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Kindle vs. Nook

by Robert Seth on May 1, 2011

This Kindle vs. Nook comparison boils down to five main questions that you need to ask yourself before making a purchase.

1. How much money do you want to spend?

The Amazon Kindle 3G costs – $139.00 – $379.00

The Barnes & Noble Nook Costs – $149.00 – $199.00

2. How large do you want your screen to be?

Kinde has a few options for you to choose from:
6 Inches (Price – $139.00)
6 (3G model) comes with free 3G + WiFi (Price – $189.00)
9.7 inches (DX Model) comes with free 3G and works globally (Price – $379.00)

Nook
Both versions of the Barnes & Noble Nook have a 6′ diagonal display screen size

3. What’s your screen preference? Backlit or e-ink?

Kindle
With the Kindle you can read anywhere including outside in full sunlight because it has a high contrast e-ink screen which is awesome.

Nook
The Nook also has an e-ink screen.

4. Do you want to have access to 3G wireless networks when using your e-reader?

Kindle
With the $139.00 model you can download Kindle books in seconds and also browse the web wherever you can get a WiFi signal using the Kindle browser.

The Kindle 3G model offers free 3G + WiFi and the Kindle Dx also offers free 3G plus it works globally.

Nook
The $149.99 model doesn’t offer 3G Wireless but it does give you the ability to access WiFi at any AT&T hotspot plus you can also access WiFi for free at any Barnes & Noble location.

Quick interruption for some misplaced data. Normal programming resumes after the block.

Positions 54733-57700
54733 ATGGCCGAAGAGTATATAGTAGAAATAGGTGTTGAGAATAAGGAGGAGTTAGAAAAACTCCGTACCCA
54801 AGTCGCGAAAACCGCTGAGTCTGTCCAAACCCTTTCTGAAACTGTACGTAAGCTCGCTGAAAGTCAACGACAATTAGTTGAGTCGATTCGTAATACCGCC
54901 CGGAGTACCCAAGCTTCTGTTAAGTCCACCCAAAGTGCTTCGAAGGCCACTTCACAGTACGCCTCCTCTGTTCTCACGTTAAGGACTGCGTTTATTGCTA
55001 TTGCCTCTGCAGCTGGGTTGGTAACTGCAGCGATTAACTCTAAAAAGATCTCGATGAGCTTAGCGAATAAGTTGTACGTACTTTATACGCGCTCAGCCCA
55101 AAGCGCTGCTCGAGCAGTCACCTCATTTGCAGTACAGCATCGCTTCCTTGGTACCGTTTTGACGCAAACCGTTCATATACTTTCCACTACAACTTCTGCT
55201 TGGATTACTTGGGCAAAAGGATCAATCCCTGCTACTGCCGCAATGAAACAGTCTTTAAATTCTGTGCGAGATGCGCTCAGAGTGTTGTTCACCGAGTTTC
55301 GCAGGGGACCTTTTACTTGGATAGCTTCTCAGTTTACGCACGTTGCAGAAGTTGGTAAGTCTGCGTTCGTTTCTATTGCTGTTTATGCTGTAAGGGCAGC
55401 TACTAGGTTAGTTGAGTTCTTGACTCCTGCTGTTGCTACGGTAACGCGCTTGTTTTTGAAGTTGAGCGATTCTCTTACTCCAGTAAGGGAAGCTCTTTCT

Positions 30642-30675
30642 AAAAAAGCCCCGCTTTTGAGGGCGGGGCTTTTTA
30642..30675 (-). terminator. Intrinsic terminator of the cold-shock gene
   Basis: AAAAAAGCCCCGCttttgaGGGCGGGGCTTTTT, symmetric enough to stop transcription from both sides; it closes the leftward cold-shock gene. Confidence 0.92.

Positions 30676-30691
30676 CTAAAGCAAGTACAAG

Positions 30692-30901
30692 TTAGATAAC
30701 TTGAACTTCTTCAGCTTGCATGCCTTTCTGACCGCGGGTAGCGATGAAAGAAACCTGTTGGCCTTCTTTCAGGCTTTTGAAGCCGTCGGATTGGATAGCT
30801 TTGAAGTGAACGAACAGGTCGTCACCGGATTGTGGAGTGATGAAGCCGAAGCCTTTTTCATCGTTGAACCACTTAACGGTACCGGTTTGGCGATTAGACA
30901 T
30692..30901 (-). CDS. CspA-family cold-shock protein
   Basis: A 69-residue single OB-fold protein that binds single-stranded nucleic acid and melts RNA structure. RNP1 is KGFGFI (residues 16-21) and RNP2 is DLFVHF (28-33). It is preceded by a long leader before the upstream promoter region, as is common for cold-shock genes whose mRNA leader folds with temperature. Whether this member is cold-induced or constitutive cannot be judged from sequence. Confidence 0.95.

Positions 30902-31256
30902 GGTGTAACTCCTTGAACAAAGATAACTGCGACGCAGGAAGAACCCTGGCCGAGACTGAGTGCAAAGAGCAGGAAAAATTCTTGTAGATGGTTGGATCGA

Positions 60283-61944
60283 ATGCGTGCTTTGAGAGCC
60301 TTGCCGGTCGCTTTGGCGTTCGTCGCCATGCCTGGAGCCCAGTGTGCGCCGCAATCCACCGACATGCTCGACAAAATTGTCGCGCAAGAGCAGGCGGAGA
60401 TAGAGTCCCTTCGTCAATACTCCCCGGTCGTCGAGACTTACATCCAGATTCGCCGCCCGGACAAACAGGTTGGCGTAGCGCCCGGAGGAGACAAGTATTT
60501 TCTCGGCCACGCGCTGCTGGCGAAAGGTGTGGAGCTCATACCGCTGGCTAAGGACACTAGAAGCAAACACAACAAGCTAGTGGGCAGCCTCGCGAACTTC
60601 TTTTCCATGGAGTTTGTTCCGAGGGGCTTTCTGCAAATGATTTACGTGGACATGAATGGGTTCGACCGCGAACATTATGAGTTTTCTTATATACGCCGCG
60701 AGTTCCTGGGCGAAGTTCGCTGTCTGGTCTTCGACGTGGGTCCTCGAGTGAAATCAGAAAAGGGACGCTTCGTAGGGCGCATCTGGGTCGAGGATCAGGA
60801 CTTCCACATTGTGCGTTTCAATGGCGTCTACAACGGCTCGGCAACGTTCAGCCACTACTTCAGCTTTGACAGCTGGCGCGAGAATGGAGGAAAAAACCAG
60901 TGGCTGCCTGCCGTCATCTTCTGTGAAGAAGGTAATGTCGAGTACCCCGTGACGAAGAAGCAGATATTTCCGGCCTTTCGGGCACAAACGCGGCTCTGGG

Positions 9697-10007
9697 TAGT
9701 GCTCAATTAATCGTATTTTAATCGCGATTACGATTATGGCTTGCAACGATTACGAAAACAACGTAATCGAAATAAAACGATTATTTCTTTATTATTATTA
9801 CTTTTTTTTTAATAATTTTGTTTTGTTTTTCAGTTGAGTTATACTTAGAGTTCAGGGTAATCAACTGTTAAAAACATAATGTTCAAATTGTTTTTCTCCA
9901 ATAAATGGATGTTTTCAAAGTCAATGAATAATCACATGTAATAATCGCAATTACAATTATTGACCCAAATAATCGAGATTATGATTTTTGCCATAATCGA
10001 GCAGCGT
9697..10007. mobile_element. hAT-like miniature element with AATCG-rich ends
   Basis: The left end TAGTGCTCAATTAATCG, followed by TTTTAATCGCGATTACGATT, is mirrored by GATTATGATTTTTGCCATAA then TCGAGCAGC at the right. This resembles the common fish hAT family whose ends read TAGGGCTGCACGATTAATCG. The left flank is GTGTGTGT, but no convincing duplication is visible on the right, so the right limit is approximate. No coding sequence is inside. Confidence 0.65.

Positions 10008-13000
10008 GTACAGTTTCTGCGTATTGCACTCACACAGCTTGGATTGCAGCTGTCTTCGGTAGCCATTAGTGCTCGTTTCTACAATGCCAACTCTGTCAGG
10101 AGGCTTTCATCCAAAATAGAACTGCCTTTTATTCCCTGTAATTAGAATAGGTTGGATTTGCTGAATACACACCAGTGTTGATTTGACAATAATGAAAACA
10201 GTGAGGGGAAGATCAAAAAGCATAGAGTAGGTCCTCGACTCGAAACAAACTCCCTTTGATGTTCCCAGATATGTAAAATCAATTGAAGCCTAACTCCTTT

The $199.00 model does offer 3G Wireless through AT&T and you can also access WiFi everywhere else including AT&T hotspots plus Barnes and Noble locations.

5. Do you want to be able to access your books or data on other wireless devices.

Kindle
With the Kindle you can read your books anywhere and even access them on other devices like iphone, ipad, mac, pc, android phone or blackberry. It also has whispersync technology that syncs your place across devices so you never forget where you left off. Your books are also backed up online with your Kindle account so you never have to worry about loosing your data.

Nook
The Nook offers the same functionality and lets you share your books on other devices like the ipad, iphone, mac, pc and android phone. At this time the Nook doesn’t offer any synchronized last page read technology like Kindle but on the Nook website it says ‘coming soon’ so that could change any day…

Cool features comparison:

Text To Speech Reader
Kindle – Yes
Nook – No

Twitter & Facebook Integration (enables you to quickly share passages with friends online)
Kindle – Yes
Nook – No

Storage Capacity
Kindle – Holds up to 3,500 books
Nook – Holds up to 1,500 books

Battery Life
Kindle – Lasts up to one month with wireless turned off
Nook – Lasts up to 10 days with wireless turned off

Free books
Kindle offers over 1.8 million out of copyright pre 1923 books for you to download so if you’re in the mood for reading a classic book during your day at the beach this is cool

Nook offers more than 500,000 free ebooks.

Low book prices
Kindle – Many books start at $9.99 or less including best sellers
Nook – Same.

Article Source: http://EzineArticles.com/?expert=Jeremy_Raglin

Commentary: